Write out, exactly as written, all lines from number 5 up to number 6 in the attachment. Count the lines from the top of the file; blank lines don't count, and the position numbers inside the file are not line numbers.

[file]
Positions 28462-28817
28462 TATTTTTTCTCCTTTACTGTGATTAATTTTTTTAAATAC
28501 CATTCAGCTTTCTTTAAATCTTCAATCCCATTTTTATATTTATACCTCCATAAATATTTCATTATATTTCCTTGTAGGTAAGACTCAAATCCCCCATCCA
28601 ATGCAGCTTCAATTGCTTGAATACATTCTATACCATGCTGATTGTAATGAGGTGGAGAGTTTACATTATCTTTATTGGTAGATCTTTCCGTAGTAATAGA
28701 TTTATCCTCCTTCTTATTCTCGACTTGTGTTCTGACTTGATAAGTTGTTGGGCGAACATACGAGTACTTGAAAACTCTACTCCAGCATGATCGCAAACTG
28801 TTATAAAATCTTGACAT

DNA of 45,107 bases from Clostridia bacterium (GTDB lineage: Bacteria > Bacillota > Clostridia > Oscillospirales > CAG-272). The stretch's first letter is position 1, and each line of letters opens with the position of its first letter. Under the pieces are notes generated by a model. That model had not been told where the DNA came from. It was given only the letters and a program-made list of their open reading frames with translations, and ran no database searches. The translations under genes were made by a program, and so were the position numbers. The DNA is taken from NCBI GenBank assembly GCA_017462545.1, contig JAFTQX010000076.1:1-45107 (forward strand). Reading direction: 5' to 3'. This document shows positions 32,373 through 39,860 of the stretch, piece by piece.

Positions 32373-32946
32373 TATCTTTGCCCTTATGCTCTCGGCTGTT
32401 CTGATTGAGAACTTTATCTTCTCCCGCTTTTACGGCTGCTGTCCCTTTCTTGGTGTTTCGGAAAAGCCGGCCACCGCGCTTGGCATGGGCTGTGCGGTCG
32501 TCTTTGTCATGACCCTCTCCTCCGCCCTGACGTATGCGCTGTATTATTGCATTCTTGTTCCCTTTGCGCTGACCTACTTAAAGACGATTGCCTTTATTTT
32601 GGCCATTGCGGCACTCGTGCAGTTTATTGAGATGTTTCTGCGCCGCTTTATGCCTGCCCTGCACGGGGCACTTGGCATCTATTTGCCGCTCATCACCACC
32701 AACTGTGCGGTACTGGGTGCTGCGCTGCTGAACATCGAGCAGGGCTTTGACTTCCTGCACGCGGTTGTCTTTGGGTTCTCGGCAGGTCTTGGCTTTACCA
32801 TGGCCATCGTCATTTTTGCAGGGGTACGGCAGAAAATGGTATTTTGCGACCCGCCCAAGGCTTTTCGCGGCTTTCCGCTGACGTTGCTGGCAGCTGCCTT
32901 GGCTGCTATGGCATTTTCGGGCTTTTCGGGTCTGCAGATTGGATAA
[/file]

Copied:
28701 TTTATCCTCCTTCTTATTCTCGACTTGTGTTCTGACTTGATAAGTTGTTGGGCGAACATACGAGTACTTGAAAACTCTACTCCAGCATGATCGCAAACTG
28801 TTATAAAATCTTGACAT